It would be worth asking people in the local area if they are experiencing a similar problem as well, this can help determine the source of noise. Many domestic appliances (particularly any rotary objects, computer fans etc) create noise in this region, it might be something closer to home, especially if you are attached to the next house with insufficient insulation. Plus if it is a problem from a plant there are bound to be locals who have a problem but are not sure what to do about it and the more people that make a fuss the more generally gets done to sort it out.

    So yeah... move your bed... maybe sleep in another room... put in some ear plugs... maybe stick a spare mattress in your window... or, call your local authority as they are obligated to help you (after all they approved the land use planning application for the plant and/or your house in the first place, which would have included a noise impact assessment). Good luck.
  9. Jan 10, 2013 #8


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    Can you hear it if you go outside? It might be amplified by a resonance coinciding with the dimensions of the room.

    In my house, there is a 12V transformer for the doorbell mounted on one side of a wall, and in the room on the other side of the wall there is a very distinct mains frequency hum audible at one place in the center of the room, but nowhere else in the room. Since switching off the transformer stops the sound, the source is obvious, but it's a nice demonstration of how little energy is needed to produce a sound.

    I would be a bit surprised if a sound at 200Hz carried for 5 miles. It could be a nearby house using a washing machine overnight on cheap rate electricity, or something similar.
  10. Jan 10, 2013 #9

    Atmospheric absorption at 200Hz is only around 1dB/km, plus given the right meteorological conditions (clam night with little cloud cover) temperature inversions can lead to propagation in excess of tens, even hundreds of miles! Even the wind blowing in the right direction (or wrong direction) can lead to massive increases in A-weighted SPLs, up to around 10dB has been observed from road traffic studies*(although that was at a much closer distance). Still likely to have an effect over larger distances however.

    Totally agree, good point about room modes as well. The fact that the noise is more present by the window could just be because there is an anti node at that position in the room.

    *Sargent, J. (1993) A noise incidence survey of England and Wales. Proceedings of the institute of acoustics autumn conference. Windermere, UK. Vol 15, part 8, p181.
  11. Jan 10, 2013 #10


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    Those effects are stronger at lower frequencies.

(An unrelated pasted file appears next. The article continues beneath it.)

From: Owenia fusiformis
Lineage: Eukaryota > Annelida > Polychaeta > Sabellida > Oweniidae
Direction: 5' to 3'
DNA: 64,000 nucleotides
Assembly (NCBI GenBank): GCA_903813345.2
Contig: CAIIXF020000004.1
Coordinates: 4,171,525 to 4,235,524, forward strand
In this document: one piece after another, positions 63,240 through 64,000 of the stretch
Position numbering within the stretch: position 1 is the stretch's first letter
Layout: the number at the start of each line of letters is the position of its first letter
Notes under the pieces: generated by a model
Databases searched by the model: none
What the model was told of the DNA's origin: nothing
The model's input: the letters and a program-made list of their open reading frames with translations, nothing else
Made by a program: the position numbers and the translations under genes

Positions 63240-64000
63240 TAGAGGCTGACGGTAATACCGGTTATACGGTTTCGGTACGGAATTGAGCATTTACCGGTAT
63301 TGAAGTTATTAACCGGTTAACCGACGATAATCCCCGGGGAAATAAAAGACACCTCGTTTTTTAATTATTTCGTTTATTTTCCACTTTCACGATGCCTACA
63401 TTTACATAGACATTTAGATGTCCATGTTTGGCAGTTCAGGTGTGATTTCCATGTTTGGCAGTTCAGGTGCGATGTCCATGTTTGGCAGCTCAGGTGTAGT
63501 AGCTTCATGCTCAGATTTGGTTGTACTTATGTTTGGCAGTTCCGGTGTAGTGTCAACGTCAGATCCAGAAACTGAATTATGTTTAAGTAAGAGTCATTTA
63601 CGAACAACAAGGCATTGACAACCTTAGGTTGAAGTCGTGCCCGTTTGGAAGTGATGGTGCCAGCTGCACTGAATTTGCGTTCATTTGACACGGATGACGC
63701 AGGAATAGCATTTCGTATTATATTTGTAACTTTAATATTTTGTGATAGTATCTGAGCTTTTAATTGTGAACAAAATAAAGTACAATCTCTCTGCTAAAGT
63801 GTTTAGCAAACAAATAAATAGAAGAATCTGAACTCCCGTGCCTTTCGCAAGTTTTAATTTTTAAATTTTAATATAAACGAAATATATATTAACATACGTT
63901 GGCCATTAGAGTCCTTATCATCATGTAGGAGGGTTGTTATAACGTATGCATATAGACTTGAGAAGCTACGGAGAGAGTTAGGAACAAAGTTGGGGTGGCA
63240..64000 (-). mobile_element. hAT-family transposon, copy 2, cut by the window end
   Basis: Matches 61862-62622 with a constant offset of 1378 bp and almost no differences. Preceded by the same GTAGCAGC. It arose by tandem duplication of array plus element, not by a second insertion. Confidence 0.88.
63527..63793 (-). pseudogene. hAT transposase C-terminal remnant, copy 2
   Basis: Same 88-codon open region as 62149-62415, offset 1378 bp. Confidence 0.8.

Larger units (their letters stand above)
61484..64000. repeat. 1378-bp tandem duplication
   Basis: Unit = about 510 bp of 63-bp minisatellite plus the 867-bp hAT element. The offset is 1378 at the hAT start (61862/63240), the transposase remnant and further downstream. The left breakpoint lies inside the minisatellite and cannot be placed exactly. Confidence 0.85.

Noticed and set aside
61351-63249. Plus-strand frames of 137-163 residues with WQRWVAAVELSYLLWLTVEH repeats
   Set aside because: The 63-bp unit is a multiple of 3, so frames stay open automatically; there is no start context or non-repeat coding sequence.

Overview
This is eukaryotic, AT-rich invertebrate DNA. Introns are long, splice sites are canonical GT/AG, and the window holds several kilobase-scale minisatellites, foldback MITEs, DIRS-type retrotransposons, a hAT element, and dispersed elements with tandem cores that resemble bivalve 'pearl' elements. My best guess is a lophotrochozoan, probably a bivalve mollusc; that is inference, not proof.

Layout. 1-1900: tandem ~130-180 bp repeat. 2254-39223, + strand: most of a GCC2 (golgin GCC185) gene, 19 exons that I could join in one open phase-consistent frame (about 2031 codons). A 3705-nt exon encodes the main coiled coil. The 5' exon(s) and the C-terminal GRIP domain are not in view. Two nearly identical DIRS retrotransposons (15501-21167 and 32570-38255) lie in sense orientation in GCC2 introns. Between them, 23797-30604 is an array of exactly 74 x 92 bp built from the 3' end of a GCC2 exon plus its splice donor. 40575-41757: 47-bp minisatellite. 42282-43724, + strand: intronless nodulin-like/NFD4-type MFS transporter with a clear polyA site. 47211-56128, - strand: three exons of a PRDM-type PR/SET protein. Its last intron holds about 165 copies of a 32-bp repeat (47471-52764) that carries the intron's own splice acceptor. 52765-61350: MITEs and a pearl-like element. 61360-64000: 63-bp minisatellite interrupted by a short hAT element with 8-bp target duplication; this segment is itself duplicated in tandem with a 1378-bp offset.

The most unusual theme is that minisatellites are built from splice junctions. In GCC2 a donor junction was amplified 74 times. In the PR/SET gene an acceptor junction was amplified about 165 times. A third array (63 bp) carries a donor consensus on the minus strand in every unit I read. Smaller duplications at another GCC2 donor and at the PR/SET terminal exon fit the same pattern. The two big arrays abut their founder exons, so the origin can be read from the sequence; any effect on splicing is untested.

At 200 hz the wavelength is about 1.7m. A steady "hum" at one frequency would be disrupted by relatively small scale unsteady air movements. "Random" noise like traffic noise would be less affected (randonly perturbing a random signal doesn't change it much, statistically). I think your "1 dB/km" figure is for still air measured in laboratory conditions, and of course it doesn't include the inverse square law effect of distance.

    Also if this is 5 miles from the alleged sound course, it wuuld probably be affecting a large neighborhood (several square miles) and I would expect there would have been something about it in local news reports etc, unless the OP's hearing is more sensitive than typical.
  12. Jan 11, 2013 #11
    Yeah you're right it doesn't include spherical spreading or attenuation due to propagation over soft ground etc... Where did you read that wind has less or more of an effect on the propagation of tones, might be a combination of ignorance and the time of day over here but I can't imagine why complex fluctuations would be affected more by wind direction. After all the reason is just that the propagating medium is physically moving in a particular direction, why would tones be less susceptible to change in wind direction? I'm not sure I've heard that before (which surprises me given my academic background, maybe I missed that lecture lol)

    That is difficult to say without knowing the size of the local community, local topography etc. and I know this might be a typically British trait but don't under estimate peoples ability to just put up and shut up. Most people would not know who to complain to nor understand where the noise is coming from, plus there are lots of socio-economic reasons why people suffering from noise annoyance might not complain... fear of reducing the value of their home, age, family and marital status have all been shown to affect complaint likelihood*. One chap had a serious low frequency noise problem in his home, so the neighbours house was monitored to asses the extent of the noise impact and they had no complaints what so ever; they also had several pets and young children. And like you said hearing sensitivity is a factor and it has been shown that once we fixate on a noise we do develop an increased awareness of the sound, the brain is able to adapt stimuli, hence if sufferers spend a great deal of time listening to, and listening for a particular noise, it is possible to develop enhanced susceptibility to this noise**.